7. What’s the #1 employee referral program tip you would like to pass on?
As far as my advice to anyone that’s looking to launch a program, I would say the biggest thing is giving it an identity, beyond just an employee referral program. Make it fun, make it engaging, have a logo for the program, give value propositions, make the branding easy for people to recognize and keep it in line with the promotional items. As a teleconnections company, we gave it “Strong Connections, put your network to work,” it’s a play on words of the entire mobile network, phone connections, and connected homes. We are talking about two different things, using the same language. Our branding colors are all the same, a program identity and not just the referral program.
Creating an employee program that truly works takes creativity, effort, and determination. Clemmons has great insight for providing great tips and here are my three takeaways.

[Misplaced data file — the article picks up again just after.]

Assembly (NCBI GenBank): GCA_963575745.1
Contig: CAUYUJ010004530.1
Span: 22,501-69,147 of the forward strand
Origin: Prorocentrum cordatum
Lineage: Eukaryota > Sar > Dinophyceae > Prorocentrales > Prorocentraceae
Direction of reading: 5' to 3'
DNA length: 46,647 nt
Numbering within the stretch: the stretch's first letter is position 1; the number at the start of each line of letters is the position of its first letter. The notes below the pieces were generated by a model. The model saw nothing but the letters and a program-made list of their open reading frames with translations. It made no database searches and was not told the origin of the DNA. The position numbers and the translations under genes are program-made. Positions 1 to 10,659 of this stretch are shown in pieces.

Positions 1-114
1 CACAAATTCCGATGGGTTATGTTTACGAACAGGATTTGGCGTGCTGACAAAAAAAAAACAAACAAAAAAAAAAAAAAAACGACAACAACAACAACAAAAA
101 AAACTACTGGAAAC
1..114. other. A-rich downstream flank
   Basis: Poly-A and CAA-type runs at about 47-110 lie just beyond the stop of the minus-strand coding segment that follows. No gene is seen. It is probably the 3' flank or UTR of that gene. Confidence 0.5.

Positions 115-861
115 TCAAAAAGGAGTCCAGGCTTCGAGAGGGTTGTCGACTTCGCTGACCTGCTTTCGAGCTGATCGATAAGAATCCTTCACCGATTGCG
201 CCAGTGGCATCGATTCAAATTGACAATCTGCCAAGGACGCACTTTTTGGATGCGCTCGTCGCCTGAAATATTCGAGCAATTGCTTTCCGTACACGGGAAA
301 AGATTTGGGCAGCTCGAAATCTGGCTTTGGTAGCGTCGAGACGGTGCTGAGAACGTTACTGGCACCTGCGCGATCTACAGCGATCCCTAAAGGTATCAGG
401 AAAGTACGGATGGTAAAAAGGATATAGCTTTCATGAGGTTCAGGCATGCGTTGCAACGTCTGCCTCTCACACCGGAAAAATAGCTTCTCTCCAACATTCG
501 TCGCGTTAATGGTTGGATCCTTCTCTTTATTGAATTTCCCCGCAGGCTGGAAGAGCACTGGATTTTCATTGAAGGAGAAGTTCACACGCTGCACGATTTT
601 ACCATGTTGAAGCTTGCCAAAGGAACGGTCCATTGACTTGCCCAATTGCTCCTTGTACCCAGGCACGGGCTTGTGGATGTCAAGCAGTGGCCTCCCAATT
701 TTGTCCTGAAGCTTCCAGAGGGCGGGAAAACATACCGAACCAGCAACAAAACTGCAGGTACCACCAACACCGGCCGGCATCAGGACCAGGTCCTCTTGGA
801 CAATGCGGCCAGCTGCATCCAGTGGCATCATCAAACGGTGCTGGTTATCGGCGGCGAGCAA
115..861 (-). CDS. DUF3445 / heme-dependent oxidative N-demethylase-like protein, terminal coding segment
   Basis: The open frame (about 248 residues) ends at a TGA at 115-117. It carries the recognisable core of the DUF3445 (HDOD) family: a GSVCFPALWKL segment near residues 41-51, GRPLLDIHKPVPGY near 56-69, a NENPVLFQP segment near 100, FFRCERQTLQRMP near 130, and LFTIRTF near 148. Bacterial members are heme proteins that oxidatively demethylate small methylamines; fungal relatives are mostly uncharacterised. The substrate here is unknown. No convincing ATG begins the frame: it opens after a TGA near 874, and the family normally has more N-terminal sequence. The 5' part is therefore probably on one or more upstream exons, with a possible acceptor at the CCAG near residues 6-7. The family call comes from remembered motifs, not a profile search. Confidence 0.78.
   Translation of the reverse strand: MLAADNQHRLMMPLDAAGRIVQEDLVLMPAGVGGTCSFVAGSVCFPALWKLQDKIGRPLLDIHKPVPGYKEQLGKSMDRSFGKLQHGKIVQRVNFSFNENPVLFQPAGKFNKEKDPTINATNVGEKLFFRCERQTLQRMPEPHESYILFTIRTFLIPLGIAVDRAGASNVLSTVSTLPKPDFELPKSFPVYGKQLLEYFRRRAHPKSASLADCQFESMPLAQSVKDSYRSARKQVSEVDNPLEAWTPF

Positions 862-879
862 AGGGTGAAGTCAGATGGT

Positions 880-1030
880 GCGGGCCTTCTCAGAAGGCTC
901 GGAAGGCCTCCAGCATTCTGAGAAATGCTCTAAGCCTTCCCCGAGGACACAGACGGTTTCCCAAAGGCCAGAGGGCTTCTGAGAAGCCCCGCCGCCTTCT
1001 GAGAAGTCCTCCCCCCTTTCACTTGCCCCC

Takeaway #1: Reach out to employees for feedback on the program. A company has a strong referral program if their employees are able to find it easy, efficient, and transparent.
Takeaway #2: Even for high turnover environments, referrals are the best investment. They stay longer and are committed for at least a year, which is more than others who do not come in through the program.
Takeaway #3: Increasing referral hires helps to increases annual savings by five, to possibly six, figures. Help keep the program top of mind by keeping it fun and giving it an identity.
What did you find most helpful from the conversation and what did you learn that you’d like to see at your company?
Share the article with your network and be sure to connect with Eric Clemons on LinkedIn!
About the AuthorFollow on Twitter Follow on Linkedin More Content by Alessandra Williams